G I Gurdjieff

G I Gurdjieff

Below are some “Recommendations for Living”  from a Spanish site that states these are Gurdjieff’s. Don’t know if this the case but they feel right. Both the original in Spanish and an English translation are here, plus a link to the original source is provided at the end of the quote:

1. Fija tu atención en ti mismo, sé consciente en cada instante de lo que piensas, sientes, deseas y haces.
~ Fix your attention in yourself, be conscious at every instant of what you think, feel, want and do.

2. Termina siempre lo que comenzaste.
~ Always finish what you started.

3. Haz lo que estás haciendo lo mejor posible.
~ Do your best with whatever it is you are doing.

4. No te encadenes a nada que a la larga te destruya.
~ Do not chain yourself to anything that will destroy you on the long haul.

5. Desarrolla tu generosidad sin testigos.
~ Develop your generosity without witnesses.

6. Trata a cada persona como si fuera un pariente cercano.
~ Treat every person as if they were a close relative.

7. Ordena lo que has desordenado.
~ Order what you have messed up.

8. Aprende a recibir, agradece cada don.
~ Learn to receive, thank every gift.

9. Cesa de autodefinirte.
~ Cease to autodefine yourself.

10. No mientas ni robes, si lo haces te mientes y te robas a ti mismo.
~ Do not lie or steal, if you do, you lie to and steal from yourself.

11. Ayuda a tu prójimo sin hacerlo dependiente.
~ Help your neighbor without making him dependent.

12. No desees ser imitado.
~ Do not wish to be imitated.

13. Haz planes de trabajo y cúmplelos.
~ Make work plans and carry them out.

14. No ocupes demasiado espacio.
~ Do not take too much space.

15. No hagas ruidos ni gestos innecesarios.
~ Do not make unnecessary noises or gestures.

16. Si no la tienes, imita la fe.
~ If you don’t have it, imitate faith.

17. No te dejes impresionar por personalidades fuertes.
~ Do not let yourself be impressed by strong personalities.

18. No te apropies de nada ni de nadie.
~ Do not take possession of anything or anyone.

19. Reparte equitativamente.
~ Distribute equitably.

20. No seduzcas.
~ Do not seduce.

21. Come y duerme lo estrictamente necesario.
~ Eat and sleep what’s strictly necessary.

22. No hables de tus problemas personales.
~ Do not speak of your personal problems.

23. No emitas juicios ni críticas cuando desconozcas la mayor parte de los hechos.
~ Do not emit judgments or criticisms when you do not know most of the facts.

24. No establezcas amistades inútiles.
~ Do not establish useless friendships.

25. No sigas modas.
~ Do not follow fashions.

26. No te vendas.
~ Do not sell yourself.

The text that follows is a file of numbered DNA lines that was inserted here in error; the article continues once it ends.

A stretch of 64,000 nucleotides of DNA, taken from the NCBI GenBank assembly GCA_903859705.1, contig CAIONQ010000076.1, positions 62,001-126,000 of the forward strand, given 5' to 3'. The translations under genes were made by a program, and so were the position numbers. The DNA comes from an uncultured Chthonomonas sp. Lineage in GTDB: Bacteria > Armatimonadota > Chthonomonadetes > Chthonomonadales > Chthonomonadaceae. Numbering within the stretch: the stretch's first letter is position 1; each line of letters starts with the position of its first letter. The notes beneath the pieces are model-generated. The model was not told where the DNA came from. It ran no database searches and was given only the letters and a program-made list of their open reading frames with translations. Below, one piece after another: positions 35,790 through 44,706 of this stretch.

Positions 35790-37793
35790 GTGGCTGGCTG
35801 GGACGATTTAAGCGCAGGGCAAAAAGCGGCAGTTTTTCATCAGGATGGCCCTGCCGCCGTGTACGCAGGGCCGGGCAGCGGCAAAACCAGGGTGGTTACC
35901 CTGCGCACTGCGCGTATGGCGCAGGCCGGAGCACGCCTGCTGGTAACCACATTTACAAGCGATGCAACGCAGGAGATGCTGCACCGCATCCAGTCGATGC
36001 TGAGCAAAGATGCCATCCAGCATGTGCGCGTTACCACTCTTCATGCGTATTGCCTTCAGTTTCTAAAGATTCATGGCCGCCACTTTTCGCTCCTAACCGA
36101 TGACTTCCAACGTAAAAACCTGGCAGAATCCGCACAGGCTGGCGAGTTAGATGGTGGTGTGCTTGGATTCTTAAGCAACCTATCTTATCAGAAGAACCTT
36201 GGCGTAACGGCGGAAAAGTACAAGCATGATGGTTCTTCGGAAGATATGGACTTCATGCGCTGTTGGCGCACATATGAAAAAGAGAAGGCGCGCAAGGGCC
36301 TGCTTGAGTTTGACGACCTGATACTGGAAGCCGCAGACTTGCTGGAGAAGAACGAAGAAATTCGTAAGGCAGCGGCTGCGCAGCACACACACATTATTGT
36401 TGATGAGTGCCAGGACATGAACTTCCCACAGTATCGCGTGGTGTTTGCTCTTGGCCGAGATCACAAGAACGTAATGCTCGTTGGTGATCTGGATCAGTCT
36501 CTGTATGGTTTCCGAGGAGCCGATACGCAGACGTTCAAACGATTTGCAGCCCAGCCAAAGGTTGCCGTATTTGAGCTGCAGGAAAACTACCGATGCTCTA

27. Respeta los contratos que has firmado.
~ Respect the contracts you have signed.

28. Sé puntual.
~ Be on time.

29. No envidies los bienes o los éxitos del prójimo.
~ Do not envy the goods or successes of your neighbor.

30. Habla sólo lo necesario.
~ Say only what’s necessary.

31. No pienses en los beneficios que te va a procurar tu obra.
~ Do not think of the benefits that your actions will bring you.

32. Nunca amenaces.
~ Never threaten.

33. Realiza tus promesas.
~ Keep your promises.

34. En una discusión ponte en el lugar del otro.
~ In a discussion put yourself in the place of the other.

35. Admite que alguien te supere.
~ Admit that someone might supersede you.

36. No elimines, sino transforma.
~ Do not eliminate, transform.

37. Vence tus miedos, cada uno de ellos es un deseo que se camufla.
~ Conquer your fears, each one of them is a desire that camouflages itself.

38. Ayuda al otro a ayudarse a si­ mismo.
~ Help the other help himself.

39. Vence tus antipatí­as y acércate a las personas que deseas rechazar.
~ Conquer your antipathies and get close to the persons you wish to reject.

40. No actúes por reacción a lo que digan bueno o malo de ti.
~ Do not act out of a reaction to what good or bad they say about you.

41. Transforma tu orgullo en dignidad.
~ Transform your pride in dignity.

42. Transforma tu cólera en creatividad.
~ Transform your anger into creativity.

43. Transforma tu avaricia en respeto por la belleza.
~ Transform your greed into respect for beauty.

44. Transforma tu envidia en admiración por los valores del otro.
~ Transform your envy into admiration for the values of the other.

45. Transforma tu odio en caridad.
~ Transform your hate into charity.

46. No te alabes ni te insultes.
~ Do not praise nor insult yourself.

47. Trata lo que no te pertenece como si te perteneciera.
~ Treat what doesn’t belong to you as if it did.

48. No te quejes.
~ Do not complain.

49. Desarrolla tu imaginación.
~ Develop your imagination.

50. No des órdenes sólo por el placer de ser obedecido.
~ Do not give orders just for the pleasure of being obeyed.

51. Paga los servicios que te dan.
~ Pay for the services that you are given.

52. No hagas propaganda de tus obras o ideas.
~ Do not make propaganda of your doings or ideas.

53. No trates de despertar en los otros emociones hacia ti como piedad, admiración,
simpatí­a, complicidad.
~ Do not try to awaken in others emotions towards you like compassion, admiration, sympathy or complicity.

54. No trates de distinguirte por tu apariencia.
~ Do not try to distinguish yourself by your appearance.

55. Nunca contradigas, sólo calla.
~ Never contradict, just be silent.

56. No contraigas deudas, adquiere y paga en seguida.
~ Do not contract debts, acquire and pay right away.

57. Si ofendes a alguien, pídele perdón.
~ If you offend someone, ask for forgiveness.

58. Si lo has ofendido públicamente, excúsate en público.
~ If you have offended him publicly, apologize in public.

59. Si te das cuenta de que has dicho algo erróneo, no insistas por orgullo en ese error y
desiste de inmediato de tus propósitos.
~ If you realize you have said something wrong, do not insist out of pride on that mistake, and desist immediately of your intentions.

60. No defiendas tus ideas antiguas sólo por el hecho de que fuiste tú quien las enunció.
~ Do not defend your old ideas just because of the fact that it was you who uttered them.